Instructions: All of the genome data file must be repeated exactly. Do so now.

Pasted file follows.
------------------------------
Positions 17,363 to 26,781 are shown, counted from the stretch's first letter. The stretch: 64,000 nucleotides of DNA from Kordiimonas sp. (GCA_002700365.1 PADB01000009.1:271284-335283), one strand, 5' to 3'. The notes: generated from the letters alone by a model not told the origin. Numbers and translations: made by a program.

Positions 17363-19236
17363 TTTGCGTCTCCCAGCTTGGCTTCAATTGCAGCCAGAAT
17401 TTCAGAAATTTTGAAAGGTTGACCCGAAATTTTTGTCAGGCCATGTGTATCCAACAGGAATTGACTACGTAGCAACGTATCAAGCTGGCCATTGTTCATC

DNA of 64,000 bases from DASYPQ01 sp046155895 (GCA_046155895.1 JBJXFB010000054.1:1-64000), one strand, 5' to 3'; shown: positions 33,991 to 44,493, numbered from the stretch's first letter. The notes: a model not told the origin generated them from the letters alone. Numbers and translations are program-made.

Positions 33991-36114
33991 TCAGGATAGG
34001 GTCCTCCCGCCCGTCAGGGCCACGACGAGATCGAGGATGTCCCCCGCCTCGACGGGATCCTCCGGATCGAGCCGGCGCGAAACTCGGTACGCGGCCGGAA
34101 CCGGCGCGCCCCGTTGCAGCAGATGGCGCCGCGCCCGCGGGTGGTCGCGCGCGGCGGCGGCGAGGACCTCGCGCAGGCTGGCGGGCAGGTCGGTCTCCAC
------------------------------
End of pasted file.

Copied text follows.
Positions 17,363 to 26,781 are shown, counted from the stretch's first letter. The stretch: 64,000 nucleotides of DNA from Kordiimonas sp. (GCA_002700365.1 PADB01000009.1:271284-335283), one strand, 5' to 3'. The notes: generated from the letters alone by a model not told the origin. Numbers and translations: made by a program.

Positions 17363-19236
17363 TTTGCGTCTCCCAGCTTGGCTTCAATTGCAGCCAGAAT
17401 TTCAGAAATTTTGAAAGGTTGACCCGAAATTTTTGTCAGGCCATGTGTATCCAACAGGAATTGACTACGTAGCAACGTATCAAGCTGGCCATTGTTCATC

DNA of 64,000 bases from DASYPQ01 sp046155895 (GCA_046155895.1 JBJXFB010000054.1:1-64000), one strand, 5' to 3'; shown: positions 33,991 to 44,493, numbered from the stretch's first letter. The notes: a model not told the origin generated them from the letters alone. Numbers and translations are program-made.

Positions 33991-36114
33991 TCAGGATAGG
34001 GTCCTCCCGCCCGTCAGGGCCACGACGAGATCGAGGATGTCCCCCGCCTCGACGGGATCCTCCGGATCGAGCCGGCGCGAAACTCGGTACGCGGCCGGAA
34101 CCGGCGCGCCCCGTTGCAGCAGATGGCGCCGCGCCCGCGGGTGGTCGCGCGCGGCGGCGGCGAGGACCTCGCGCAGGCTGGCGGGCAGGTCGGTCTCCAC